We must try to understand why our ancestors remained silent or passive in the face of colonialism. The ruling class tries to blunt the edge of struggle by propounding economic doctrines. Colonized men of culture indulge in history instead of taking part in the struggle and discover dignity and glory in the past.
In an underdeveloped country, during the period of struggle, traditions are unstable and shot through with centrifugal tendencies. That is why the intellectual often runs the risk of being out of date. To fight for national culture means in the first place to fight for the liberation of the nation. A national culture is not folklore, nor an abstract populism. It is a whole body of efforts made by the people in the sphere of thought; it should therefore take its place at the very heart of the struggle for freedom.
There can be no two cultures, which are completely identical.
Bases of National Culture:
Colonial administration, very soon manages to disrupt the cultural life of a conquered people. This obliteration is made possible by the suppression of national identity, and new legal relations introduced by the occupying power and by banishment of the natives and their customs to outlying districts. Every effort is made to bring the colonized people to admit the inferiority of their culture and finally the imperfect character of their biological structure. While the masses of people maintain the traditions intact, the intellectuals ape the culture of the occupying power in a frenzied fashion. The national culture is destroyed in a systematic fashion.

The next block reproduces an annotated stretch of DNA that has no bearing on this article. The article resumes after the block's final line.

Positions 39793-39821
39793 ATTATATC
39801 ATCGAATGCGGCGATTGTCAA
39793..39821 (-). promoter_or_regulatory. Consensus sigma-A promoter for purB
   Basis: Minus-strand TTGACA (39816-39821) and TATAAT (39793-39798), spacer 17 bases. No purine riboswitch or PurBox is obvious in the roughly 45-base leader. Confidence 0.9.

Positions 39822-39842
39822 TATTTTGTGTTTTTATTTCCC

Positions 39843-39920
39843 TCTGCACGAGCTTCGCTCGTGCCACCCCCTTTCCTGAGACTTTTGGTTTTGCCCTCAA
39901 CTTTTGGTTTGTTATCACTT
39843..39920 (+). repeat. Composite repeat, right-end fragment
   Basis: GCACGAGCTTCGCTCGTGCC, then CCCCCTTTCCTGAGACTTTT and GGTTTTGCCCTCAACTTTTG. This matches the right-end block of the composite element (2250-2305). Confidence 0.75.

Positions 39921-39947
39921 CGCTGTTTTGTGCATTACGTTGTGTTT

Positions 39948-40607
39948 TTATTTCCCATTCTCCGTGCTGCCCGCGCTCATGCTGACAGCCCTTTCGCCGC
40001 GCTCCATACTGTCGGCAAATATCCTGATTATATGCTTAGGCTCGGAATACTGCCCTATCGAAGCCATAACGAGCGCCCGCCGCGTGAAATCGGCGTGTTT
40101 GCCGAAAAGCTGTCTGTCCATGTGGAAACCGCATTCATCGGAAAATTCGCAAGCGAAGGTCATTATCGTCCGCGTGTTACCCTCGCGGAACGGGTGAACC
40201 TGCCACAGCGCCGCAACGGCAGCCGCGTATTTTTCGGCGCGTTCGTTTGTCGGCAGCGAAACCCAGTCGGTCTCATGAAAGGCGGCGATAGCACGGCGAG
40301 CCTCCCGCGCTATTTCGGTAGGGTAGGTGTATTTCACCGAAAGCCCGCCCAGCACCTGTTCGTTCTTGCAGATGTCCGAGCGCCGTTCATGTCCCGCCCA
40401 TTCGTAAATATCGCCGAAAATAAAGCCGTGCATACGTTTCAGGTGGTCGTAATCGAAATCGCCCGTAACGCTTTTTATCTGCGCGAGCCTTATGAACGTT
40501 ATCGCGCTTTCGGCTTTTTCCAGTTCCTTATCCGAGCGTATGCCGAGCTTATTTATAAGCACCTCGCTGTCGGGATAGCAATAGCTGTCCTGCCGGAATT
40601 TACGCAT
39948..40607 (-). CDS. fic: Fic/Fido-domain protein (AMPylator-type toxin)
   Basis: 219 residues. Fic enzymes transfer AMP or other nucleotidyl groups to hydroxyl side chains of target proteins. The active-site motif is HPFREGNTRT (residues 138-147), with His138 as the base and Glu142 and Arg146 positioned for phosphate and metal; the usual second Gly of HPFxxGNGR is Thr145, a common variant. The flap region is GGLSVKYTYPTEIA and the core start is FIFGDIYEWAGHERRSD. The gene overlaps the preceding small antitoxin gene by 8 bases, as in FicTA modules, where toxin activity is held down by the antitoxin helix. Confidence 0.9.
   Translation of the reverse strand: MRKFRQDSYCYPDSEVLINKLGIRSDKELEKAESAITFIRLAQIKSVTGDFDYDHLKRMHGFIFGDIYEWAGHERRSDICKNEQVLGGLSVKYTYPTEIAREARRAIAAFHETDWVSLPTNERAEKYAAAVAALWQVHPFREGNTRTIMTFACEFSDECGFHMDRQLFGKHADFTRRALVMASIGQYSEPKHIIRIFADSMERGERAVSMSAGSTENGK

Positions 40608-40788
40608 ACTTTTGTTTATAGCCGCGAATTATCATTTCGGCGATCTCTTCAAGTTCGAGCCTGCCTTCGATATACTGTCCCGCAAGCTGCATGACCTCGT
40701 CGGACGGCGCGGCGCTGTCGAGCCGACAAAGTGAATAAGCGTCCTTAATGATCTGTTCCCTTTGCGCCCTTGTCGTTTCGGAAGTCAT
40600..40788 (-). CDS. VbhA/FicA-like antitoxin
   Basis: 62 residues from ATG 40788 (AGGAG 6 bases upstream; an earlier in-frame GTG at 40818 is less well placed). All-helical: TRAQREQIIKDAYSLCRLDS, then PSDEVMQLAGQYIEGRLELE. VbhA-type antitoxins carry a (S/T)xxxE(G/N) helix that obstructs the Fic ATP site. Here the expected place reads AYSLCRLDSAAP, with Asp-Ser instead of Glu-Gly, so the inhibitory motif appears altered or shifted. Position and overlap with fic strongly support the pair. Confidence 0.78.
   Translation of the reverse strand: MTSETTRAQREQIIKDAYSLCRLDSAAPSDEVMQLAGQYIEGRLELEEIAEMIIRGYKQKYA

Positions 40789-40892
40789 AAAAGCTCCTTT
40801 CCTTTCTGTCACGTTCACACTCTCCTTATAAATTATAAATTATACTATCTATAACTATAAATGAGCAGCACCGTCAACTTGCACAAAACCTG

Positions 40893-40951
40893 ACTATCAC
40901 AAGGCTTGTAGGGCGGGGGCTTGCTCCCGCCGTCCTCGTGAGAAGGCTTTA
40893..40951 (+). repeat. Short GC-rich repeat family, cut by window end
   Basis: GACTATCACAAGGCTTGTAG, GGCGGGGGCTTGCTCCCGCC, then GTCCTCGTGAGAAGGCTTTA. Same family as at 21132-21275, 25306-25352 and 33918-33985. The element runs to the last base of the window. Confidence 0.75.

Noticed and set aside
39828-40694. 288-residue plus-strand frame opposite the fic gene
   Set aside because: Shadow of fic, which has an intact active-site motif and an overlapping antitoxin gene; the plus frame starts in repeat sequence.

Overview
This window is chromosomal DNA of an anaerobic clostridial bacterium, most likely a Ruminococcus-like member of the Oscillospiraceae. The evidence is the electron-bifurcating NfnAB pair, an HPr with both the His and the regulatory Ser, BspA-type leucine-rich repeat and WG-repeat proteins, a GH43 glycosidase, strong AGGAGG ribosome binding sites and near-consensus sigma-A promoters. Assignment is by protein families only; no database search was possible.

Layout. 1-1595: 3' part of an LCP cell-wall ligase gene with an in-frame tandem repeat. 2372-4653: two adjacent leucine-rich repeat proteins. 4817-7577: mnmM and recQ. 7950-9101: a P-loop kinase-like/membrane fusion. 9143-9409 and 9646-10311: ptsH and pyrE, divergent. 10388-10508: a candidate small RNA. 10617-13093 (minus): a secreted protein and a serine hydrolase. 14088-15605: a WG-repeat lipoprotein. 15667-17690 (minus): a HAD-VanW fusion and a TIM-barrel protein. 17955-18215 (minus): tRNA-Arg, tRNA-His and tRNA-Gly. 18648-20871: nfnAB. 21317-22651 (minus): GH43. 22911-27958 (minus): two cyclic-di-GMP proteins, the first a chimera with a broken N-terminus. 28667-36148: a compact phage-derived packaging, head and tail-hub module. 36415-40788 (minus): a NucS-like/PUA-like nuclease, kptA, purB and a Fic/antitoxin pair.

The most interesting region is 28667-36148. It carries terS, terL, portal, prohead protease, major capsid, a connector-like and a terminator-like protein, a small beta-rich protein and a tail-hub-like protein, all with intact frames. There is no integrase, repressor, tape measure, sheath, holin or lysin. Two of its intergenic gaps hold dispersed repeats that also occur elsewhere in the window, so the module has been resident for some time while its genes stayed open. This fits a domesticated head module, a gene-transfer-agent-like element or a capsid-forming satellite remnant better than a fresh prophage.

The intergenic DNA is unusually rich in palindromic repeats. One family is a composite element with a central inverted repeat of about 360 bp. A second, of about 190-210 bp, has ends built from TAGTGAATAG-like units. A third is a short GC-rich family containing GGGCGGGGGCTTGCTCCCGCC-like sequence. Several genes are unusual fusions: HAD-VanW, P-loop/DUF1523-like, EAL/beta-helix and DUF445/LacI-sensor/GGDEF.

After a century or two of occupation the national culture is gravely emaciated. That creates an aggression of the reflexive type in the native. International events support the native mindset, the native’s combativity. As a reaction, literature confines itself to the tragic and poetic style, later to novels, short stories and essays. Bitter and hopeless recriminations actually serve to reassure the occupying power. Stinging denunciations are in fact assimilated by the occupying power in a cathartic process.
Initially the native intellectual produces his work for the pleasure of the oppressor. The progress of national consciousness modifies his writings to take on the habit of addressing his own people. It is only from that moment that we can speak of national literature. Algeria is the shining example. From 1952-53 , they completely transformed their traditional methods. Colonialists proceeded to arrest these story tellers systematically. 20